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Post Sit X.
12 June 2014, 08:17,
Post Sit X.
following on from Mary's excellent post "come on admit it", she made a remark about 60 million(actually its 63.7 million) people roaming the UK, you don't really think ALL the population will survive once the food stops being delivered to the supermarkets do you? once all the food that has been delivered or all the "delivery depots"(I went past the Morrisons's one on the M5 yesterday) have been emptied, trashed and burnt, and with most people only keeping 3 or 4 days food in the house(the supermarkets only keep 3 days worth of food at any time) people will soon start dying from hunger, starvation and disease. the first MONTH will be the time when we have to hunker down and stay quiet, after that the sheeple will start dying in droves either for the reasons already mentioned or through fights and suicide. live through this first month and you will see the population drastically reduce in numbers, I would expect within 6 months for the population to be HALF of its original number and it dosent stop there.
12 June 2014, 14:40,
RE: Post Sit X.
the only ones roaming looking for food [wild peasWink] would be the younger fitter ones mums,kids, old , sick would have to stay put .

how long did it take bobby sands [ira terrorist] to die living on just water.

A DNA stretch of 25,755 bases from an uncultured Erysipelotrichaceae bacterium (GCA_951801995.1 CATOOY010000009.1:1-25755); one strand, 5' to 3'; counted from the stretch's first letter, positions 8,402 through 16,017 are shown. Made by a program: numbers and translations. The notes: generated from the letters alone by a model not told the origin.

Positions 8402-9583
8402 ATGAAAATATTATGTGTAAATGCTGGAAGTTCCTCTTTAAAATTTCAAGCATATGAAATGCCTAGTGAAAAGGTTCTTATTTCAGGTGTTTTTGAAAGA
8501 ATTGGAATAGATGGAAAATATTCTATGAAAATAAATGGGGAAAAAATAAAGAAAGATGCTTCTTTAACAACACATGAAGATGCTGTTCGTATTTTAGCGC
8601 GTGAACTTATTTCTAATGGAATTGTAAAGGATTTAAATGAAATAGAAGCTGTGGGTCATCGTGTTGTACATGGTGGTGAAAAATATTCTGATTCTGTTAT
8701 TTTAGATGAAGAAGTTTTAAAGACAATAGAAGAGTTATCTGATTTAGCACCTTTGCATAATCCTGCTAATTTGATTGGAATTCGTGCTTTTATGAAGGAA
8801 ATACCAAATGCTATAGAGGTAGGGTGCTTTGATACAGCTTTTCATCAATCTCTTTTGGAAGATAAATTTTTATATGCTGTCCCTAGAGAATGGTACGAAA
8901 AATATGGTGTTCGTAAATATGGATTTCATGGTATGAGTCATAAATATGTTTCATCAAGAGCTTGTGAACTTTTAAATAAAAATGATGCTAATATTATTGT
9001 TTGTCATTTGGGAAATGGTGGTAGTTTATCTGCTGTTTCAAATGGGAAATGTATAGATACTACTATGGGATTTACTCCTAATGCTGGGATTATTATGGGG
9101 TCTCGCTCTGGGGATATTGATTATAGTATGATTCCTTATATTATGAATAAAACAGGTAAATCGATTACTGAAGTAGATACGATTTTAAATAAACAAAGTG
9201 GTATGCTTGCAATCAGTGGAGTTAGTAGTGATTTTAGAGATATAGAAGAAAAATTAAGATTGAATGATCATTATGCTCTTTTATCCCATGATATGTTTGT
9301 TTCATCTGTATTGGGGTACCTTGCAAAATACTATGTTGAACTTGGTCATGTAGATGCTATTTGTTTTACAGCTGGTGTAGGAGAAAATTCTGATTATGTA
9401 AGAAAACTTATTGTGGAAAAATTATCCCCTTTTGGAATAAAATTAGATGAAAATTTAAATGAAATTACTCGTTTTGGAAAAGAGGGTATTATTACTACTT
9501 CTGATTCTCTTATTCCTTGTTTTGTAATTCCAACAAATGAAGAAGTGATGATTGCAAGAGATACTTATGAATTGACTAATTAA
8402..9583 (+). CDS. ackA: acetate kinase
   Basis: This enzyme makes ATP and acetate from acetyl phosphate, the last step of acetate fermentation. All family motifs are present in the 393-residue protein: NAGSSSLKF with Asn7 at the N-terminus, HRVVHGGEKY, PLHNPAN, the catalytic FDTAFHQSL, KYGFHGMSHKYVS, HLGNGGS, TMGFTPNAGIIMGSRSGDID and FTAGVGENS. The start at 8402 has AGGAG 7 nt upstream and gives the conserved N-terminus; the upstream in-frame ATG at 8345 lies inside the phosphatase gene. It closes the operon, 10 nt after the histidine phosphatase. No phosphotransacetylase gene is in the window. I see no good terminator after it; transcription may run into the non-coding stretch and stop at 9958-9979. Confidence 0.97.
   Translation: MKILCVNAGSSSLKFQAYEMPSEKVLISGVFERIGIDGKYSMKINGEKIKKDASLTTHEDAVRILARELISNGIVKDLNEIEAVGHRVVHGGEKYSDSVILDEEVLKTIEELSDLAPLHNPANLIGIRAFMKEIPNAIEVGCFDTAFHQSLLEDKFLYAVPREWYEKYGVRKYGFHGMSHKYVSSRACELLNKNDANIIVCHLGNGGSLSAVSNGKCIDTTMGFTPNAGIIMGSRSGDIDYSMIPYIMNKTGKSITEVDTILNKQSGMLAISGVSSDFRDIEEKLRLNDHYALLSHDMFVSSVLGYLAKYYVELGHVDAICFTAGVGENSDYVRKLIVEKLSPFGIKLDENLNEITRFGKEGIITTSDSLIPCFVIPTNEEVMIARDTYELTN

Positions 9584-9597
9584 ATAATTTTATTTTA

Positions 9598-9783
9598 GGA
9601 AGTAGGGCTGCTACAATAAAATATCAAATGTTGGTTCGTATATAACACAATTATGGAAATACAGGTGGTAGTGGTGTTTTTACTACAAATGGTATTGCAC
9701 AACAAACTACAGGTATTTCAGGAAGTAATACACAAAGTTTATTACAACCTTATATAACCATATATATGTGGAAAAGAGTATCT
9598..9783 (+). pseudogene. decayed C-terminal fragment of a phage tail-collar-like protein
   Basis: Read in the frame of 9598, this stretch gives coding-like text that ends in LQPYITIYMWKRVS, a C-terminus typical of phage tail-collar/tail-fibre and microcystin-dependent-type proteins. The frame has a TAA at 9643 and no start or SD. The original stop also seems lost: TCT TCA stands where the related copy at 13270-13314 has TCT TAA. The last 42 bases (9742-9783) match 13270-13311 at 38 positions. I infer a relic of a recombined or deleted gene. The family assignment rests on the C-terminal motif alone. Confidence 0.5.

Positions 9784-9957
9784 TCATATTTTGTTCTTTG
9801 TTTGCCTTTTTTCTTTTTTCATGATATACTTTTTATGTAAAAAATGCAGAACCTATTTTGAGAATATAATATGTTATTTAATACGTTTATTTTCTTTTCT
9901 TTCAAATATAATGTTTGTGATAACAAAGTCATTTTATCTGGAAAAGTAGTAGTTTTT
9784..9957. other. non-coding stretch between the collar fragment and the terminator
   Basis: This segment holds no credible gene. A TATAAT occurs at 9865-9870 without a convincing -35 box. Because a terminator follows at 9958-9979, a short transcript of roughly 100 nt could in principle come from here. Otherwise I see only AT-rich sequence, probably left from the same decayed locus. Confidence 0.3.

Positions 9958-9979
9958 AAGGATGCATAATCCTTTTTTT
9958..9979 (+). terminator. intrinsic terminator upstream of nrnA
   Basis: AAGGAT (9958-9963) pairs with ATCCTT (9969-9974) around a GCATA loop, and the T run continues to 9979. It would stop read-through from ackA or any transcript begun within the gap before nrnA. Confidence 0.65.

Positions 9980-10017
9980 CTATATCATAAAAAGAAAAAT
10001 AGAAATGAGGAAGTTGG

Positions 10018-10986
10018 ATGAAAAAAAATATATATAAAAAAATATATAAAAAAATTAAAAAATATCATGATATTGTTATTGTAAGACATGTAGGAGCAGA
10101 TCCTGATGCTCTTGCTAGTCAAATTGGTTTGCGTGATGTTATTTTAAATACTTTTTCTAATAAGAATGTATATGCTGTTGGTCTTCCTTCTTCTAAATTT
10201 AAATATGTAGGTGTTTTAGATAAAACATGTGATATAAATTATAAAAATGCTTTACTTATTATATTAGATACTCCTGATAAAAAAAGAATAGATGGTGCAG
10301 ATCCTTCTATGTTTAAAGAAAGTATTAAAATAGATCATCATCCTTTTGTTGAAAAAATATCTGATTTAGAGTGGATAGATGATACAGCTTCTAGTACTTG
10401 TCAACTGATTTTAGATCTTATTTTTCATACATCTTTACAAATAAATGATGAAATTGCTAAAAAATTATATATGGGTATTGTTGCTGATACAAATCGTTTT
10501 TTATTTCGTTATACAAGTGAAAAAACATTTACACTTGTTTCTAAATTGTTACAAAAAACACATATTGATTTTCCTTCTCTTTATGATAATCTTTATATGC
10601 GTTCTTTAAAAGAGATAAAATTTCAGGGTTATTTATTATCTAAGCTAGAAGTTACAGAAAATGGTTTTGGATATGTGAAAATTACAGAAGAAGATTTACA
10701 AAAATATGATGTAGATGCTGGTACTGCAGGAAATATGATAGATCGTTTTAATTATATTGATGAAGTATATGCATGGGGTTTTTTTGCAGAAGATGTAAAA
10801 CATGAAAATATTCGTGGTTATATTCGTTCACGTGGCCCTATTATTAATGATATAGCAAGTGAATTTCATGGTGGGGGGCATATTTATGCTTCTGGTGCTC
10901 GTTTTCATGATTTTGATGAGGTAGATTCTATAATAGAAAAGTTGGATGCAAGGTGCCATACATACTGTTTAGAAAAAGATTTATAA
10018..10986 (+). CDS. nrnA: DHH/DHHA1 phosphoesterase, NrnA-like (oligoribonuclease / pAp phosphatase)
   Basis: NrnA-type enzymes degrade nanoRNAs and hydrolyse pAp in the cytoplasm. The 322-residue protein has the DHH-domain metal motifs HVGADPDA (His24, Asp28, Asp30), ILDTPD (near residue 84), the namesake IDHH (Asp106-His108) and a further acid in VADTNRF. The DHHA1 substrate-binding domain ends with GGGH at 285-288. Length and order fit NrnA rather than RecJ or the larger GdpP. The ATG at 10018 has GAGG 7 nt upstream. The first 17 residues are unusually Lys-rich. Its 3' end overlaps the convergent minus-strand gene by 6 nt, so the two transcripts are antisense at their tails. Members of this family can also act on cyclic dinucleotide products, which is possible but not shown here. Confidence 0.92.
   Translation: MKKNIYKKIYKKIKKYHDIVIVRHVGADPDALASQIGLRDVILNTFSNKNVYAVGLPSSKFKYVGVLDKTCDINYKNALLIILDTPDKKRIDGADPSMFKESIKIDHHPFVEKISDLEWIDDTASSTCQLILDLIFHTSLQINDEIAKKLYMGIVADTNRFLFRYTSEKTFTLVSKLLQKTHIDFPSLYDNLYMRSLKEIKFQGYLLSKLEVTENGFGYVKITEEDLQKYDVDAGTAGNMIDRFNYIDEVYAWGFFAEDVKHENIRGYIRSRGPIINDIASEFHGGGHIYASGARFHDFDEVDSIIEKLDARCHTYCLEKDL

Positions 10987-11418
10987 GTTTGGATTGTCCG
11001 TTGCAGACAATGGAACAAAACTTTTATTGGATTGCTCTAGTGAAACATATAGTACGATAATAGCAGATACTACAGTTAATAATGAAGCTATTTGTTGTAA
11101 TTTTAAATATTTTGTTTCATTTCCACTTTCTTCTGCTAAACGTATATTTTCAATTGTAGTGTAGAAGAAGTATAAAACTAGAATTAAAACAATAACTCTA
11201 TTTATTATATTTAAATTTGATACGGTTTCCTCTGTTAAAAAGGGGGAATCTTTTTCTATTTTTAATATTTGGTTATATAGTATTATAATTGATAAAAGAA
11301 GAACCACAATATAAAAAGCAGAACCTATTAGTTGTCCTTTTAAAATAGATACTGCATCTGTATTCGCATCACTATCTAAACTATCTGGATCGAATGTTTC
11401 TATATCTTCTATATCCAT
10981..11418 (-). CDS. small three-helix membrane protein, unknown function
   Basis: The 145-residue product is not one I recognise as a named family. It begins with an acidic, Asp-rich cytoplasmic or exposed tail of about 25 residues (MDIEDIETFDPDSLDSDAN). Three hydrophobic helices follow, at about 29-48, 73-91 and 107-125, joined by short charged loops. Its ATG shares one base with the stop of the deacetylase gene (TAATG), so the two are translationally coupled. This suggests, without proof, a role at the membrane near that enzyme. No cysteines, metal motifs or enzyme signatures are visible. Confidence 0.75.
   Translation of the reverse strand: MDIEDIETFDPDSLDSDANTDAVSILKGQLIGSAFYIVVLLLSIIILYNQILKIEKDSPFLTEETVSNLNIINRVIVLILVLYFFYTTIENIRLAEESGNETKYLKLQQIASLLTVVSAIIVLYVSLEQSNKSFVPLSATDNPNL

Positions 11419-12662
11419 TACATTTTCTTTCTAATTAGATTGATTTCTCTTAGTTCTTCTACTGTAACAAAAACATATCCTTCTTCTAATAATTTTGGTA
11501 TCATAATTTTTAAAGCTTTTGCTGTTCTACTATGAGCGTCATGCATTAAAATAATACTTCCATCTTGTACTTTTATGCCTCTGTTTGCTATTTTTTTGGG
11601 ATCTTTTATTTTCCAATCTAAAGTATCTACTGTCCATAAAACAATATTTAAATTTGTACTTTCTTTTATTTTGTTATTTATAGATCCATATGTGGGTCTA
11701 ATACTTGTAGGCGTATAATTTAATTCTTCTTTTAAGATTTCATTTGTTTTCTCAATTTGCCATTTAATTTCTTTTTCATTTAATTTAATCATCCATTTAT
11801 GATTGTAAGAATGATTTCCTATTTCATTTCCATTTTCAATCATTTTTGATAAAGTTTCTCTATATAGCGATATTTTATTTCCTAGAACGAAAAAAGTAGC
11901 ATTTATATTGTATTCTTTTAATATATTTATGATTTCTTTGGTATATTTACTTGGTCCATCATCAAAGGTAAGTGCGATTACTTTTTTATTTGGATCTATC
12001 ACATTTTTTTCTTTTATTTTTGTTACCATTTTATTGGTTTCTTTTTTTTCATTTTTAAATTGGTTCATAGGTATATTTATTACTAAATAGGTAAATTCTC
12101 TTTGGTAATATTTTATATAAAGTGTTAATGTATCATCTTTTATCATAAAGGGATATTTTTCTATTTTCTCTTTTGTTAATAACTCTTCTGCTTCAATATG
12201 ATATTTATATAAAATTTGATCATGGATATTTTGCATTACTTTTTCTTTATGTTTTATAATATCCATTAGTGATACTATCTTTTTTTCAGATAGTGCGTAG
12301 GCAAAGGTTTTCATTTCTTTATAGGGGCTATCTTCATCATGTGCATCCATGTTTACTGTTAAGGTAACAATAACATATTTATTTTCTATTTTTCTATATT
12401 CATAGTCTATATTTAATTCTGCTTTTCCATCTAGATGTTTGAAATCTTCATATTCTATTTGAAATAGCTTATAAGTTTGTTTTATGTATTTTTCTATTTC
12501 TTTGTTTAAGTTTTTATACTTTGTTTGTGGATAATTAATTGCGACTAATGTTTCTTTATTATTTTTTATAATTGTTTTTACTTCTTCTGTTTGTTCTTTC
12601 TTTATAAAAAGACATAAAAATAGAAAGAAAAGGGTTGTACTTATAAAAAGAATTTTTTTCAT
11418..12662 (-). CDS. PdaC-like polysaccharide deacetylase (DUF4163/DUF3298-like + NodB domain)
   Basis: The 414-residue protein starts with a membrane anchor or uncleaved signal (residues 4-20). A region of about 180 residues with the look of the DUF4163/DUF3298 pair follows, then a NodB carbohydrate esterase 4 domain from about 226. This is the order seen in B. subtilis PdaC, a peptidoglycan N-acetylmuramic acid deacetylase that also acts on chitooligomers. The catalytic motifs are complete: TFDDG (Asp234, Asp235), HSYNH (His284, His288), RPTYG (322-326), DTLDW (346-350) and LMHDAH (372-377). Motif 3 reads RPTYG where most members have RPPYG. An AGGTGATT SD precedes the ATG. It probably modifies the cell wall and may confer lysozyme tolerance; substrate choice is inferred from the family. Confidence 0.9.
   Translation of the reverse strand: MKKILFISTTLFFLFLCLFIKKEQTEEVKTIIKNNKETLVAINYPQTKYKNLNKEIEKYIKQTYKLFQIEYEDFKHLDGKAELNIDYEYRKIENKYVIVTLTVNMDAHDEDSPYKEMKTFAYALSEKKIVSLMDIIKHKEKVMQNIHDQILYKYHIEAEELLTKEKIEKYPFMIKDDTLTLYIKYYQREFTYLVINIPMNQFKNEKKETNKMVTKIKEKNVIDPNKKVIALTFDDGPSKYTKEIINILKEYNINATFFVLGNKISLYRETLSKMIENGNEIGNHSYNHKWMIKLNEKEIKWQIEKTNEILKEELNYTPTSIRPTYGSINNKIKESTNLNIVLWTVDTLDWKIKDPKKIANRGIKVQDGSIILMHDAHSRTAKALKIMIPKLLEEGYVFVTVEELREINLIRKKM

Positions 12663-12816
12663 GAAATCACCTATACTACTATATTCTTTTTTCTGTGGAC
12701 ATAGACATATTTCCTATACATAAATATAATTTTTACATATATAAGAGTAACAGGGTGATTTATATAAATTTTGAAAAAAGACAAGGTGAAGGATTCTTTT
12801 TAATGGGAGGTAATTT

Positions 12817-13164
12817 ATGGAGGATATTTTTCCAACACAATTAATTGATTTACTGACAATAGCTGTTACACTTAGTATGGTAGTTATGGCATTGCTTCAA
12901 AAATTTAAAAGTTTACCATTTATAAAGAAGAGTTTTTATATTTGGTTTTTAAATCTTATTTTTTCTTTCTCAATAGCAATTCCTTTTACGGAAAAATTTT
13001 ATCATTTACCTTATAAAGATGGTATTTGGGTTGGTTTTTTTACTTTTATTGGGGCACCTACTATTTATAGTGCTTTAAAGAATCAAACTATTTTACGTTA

folk have been getting buy on leaves and grass in sryia in aleppo and other cut off towns for some time now.
12 June 2014, 14:57, (This post was last modified: 12 June 2014, 15:18 by bigpaul.)
RE: Post Sit X.
without food NOBODY will be walking very far, every day without food they'll be getting weaker and weaker.

the effects of starvation on the human body:
12 June 2014, 15:24,
RE: Post Sit X.
I don't know if you remember the "sugar shortage" episode, BP? Some idiot declared that there would be a shortage and the country panicked? Well, it wasn't the shortage of sugar that alarmed me particularly, it was the speed at which the shops were stripped of sugar. Multiply that one item by many and it is going to look like millions of human locusts. Pretty scary.
When you come to the end of your rope, tie a knot and hang on.
12 June 2014, 15:36,
RE: Post Sit X.

State Sponsored Famine:

Conceptualizing Politically Induced Famine as a Crime Against Humanity

Jlateh Vincent Jappah, MD, MSc
Institute for Global Health
University College London

Danielle Taana Smith, PhD
Department of Sociology & Anthropology
Rochester Institute of Technology


This paper argues for the codification of politically induced famine as a crime against humanity. We use the term “state sponsored famine” to reflect the conceptualization of famine as not merely nature-induced but also as a willfully orchestrated state policy. The specification of faminogenic practices as criminal would subject perpetrators to international jurisdiction and provide deterrence to future offenders. We review traditional conceptualizations of famine as a geophysical event. We explore Amartya Sen’s concept of famine as caused by the collapse of individual entitlement and market exchange dynamics; we also discuss commentary on Sen’s approach. Further, we analyze the limits of these frameworks in accounting for systemic socio-political processes orchestrated by states and/or individuals with authority that cause famine or contribute to its evolvement from a natural disaster into a manmade catastrophe. This paper adds to existing literature that challenges conventional thinking about famine as primarily being the result of natural disaster. There is limited literature in direct opposition to the